Andrew Fenton voices concerns about invisible unnecessary harm to non-human animals and a cost of ethical inconsistency.
I recently had the pleasure of attending the 10th World Congress on Alternatives and Animal Use in the Life Sciences in Seattle, Washington. It was an interdisciplinary affair, with lots of scientists as well as philosophers, bioethicists, and representatives from various animal advocacy groups. The sessions I attended were interesting and it was great to see so many, involved in the use, care, or defense of animals used in science under one roof (and engaging each other!). It’s a hazard of our vocation as bioethicists to keep an eye out for incongruities. One jumped out at me. Let me set it up so that it jumps out at you too.
The World Congress, which began to meet way back in 1993 in Baltimore, Maryland, is geared toward the “3Rs” of animal research and facilitates discussions of breakthroughs, advances, failures of this research, as well as of research ethics. What are the 3Rs? In order of appearance in popular animal ethics framework (found in Russell and Burch’s 1959 book, The Principles of Humane Experimental Technique), they are: Replacement, Reduction, and Refinement. Replacement concerns replacing sentient animals currently used in particular areas of testing or research with either animals who are less vulnerable to harm or non-sentient animals (such as insects) or models (such as tissue cultures or computer simulations). Reduction concerns reducing the number of sentient animals used in particular studies or protocols. Refinement concerns minimizing or eliminating scientifically unnecessary or unavoidable distress in the sentient animals used in testing or research.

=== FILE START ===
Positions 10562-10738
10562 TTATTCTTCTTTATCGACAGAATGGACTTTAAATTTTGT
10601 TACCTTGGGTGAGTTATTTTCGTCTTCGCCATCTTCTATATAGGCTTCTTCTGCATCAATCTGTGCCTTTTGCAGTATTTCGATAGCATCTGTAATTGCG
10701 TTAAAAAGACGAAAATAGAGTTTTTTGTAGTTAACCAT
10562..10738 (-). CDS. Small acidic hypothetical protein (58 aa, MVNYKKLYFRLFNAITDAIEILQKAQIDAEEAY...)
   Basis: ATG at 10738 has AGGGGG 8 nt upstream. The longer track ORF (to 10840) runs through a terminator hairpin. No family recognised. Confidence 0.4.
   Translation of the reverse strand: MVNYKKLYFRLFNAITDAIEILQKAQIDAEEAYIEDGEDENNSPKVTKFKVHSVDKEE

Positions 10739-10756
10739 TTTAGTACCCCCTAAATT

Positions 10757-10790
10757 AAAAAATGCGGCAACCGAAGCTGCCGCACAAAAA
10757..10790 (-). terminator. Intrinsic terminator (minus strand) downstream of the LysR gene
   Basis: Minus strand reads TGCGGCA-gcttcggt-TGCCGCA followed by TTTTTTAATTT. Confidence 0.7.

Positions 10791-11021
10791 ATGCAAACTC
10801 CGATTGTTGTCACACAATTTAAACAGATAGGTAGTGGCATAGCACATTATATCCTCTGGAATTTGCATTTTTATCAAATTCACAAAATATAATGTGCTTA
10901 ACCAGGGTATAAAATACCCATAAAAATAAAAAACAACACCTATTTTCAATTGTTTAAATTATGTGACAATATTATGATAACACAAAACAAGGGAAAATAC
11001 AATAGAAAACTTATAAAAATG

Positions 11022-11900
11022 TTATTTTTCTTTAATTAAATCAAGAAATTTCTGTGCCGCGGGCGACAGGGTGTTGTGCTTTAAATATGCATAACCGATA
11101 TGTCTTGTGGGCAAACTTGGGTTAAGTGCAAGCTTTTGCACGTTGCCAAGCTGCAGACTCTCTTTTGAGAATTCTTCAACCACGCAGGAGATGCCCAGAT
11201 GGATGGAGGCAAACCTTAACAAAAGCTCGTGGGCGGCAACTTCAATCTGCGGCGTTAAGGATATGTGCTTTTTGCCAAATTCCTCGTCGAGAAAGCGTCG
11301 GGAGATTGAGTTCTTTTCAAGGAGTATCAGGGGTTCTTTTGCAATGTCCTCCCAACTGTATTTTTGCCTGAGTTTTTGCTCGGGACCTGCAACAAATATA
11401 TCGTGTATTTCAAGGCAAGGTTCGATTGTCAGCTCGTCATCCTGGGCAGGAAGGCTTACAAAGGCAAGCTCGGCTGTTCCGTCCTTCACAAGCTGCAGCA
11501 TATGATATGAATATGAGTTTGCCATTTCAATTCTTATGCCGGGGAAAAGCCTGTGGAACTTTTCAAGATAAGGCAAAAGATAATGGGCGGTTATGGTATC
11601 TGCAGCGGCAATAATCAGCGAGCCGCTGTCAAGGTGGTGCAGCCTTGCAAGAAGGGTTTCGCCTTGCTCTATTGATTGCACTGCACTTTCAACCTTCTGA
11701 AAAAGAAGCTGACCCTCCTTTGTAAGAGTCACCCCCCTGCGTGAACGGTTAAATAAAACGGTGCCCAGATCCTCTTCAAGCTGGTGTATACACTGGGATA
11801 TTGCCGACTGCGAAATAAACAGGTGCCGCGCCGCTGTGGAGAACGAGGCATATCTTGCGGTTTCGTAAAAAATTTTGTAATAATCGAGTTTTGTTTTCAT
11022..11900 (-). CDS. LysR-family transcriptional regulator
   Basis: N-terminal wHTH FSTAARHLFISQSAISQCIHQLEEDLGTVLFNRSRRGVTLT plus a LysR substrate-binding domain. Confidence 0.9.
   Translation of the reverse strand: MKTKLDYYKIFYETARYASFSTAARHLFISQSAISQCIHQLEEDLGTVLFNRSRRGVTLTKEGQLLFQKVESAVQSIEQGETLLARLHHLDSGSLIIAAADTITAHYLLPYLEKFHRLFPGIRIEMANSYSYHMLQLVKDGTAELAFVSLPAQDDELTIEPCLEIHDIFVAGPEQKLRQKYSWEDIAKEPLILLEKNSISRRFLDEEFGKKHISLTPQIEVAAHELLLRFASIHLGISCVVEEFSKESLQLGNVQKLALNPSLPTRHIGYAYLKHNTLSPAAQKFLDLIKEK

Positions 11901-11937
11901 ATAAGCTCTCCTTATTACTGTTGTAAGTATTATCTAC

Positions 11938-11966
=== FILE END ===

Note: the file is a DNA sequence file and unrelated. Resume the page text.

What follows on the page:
The views, opinions and positions expressed by these authors and blogs are theirs and do not necessarily represent that of the Bioethics Research Library and Kennedy Institute of Ethics or Georgetown University.